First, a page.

Re the highly recommended short doc, The Biology of the Second Reich:
One reader writes to express confusion about the terminology, noting that the doc refers to neo-Darwinism a few times, but the reader thinks that the term did not emerge until the 1960s. Who’s right?
(First, a note: The name “Second Reich” refers to Germany’s government in World War I, 1914–1918. Not to be confused with the infamous Third Reich that ruled Germany much later, in World War II, 1939–1945.)
But now, on to the historians: The term Neo-Darwinism was used by American biologist Vernon Kellogg (1867–1937), whose account was quoted.
There is some confusion, at times, between the terms “neo-Darwinian synthesis” and “neo-Darwinism.”
Historian Michael Flannery writes to say,
The term neo-Darwinian synthesis has a long and complex history, but is largely associated with Theodosius Dobzansky Genetics and the Origin of Species (1937). The term itself was coined by Julian Huxley in his book Evolution: The Modern Synthesis (1942) and Ernst Mayr’s Systematics and the Origin of Species that same year.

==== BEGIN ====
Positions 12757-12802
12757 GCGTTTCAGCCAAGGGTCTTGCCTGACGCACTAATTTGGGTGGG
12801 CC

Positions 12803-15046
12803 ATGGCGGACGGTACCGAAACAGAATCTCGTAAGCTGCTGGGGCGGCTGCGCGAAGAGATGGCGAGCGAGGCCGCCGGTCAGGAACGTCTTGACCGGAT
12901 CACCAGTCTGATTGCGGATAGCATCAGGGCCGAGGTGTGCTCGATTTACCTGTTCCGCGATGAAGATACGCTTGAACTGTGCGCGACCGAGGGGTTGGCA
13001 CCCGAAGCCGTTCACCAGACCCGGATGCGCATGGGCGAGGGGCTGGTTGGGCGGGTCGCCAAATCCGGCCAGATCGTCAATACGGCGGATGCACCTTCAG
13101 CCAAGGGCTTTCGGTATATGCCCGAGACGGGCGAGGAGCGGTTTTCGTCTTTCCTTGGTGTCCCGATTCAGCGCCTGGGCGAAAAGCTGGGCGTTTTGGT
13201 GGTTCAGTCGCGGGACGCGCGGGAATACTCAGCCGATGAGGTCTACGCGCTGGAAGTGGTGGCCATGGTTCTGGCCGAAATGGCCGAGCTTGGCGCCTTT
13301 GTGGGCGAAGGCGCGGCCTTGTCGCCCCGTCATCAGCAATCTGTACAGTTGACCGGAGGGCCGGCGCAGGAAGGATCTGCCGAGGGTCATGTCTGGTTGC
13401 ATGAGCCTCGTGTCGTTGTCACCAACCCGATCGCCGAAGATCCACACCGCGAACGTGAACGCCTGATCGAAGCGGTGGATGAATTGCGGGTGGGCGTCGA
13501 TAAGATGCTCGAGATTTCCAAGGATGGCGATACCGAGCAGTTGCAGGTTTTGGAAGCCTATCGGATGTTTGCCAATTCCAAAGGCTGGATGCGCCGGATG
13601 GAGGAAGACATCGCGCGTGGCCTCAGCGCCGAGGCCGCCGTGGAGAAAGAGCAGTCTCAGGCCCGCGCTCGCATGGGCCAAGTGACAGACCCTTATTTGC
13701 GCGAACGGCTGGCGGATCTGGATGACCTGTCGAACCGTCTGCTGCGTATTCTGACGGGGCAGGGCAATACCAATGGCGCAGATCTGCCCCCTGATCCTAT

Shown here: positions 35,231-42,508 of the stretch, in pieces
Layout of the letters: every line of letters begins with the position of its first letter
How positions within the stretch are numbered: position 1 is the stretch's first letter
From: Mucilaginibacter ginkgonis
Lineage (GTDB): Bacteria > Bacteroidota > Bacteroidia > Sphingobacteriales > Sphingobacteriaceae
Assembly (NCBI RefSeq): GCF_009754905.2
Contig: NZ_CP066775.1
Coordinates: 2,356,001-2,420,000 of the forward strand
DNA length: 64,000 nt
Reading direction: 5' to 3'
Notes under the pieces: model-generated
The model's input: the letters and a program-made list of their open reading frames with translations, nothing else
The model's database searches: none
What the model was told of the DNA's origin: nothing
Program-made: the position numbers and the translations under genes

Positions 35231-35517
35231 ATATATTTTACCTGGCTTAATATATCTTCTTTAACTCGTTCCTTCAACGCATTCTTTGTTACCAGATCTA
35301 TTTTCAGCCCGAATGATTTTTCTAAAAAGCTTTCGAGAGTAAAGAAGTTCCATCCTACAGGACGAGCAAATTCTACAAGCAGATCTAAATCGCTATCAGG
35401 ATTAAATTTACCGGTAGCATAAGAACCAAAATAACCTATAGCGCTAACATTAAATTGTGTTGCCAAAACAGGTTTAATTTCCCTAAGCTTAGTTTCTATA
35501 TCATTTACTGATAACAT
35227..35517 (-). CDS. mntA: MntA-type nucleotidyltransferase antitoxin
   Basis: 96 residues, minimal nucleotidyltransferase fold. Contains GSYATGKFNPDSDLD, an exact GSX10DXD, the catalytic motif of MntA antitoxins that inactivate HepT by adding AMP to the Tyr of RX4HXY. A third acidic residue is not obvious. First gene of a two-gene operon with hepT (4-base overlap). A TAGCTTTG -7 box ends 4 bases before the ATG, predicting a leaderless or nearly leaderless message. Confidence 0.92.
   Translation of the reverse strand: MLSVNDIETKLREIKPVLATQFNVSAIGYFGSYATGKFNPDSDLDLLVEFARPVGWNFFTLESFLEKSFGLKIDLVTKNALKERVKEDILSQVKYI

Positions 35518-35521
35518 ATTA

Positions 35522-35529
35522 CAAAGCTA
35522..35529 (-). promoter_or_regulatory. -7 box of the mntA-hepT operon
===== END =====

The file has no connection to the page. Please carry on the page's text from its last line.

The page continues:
Nevertheless, the term neo-Darwinism itself was coined by George Romanes in 1895, referring to August Weismann’s germ plasm theory. So the term neo-Darwinism pre-dates the synthesis and was indeed very much alive in the period covered by the video.
Note: It is best to check the history in these cases, and not rely on Darwin’s present-day followers, who often appear to be engaging in politics, and are oblivious to historical research.
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Here’s the doc again: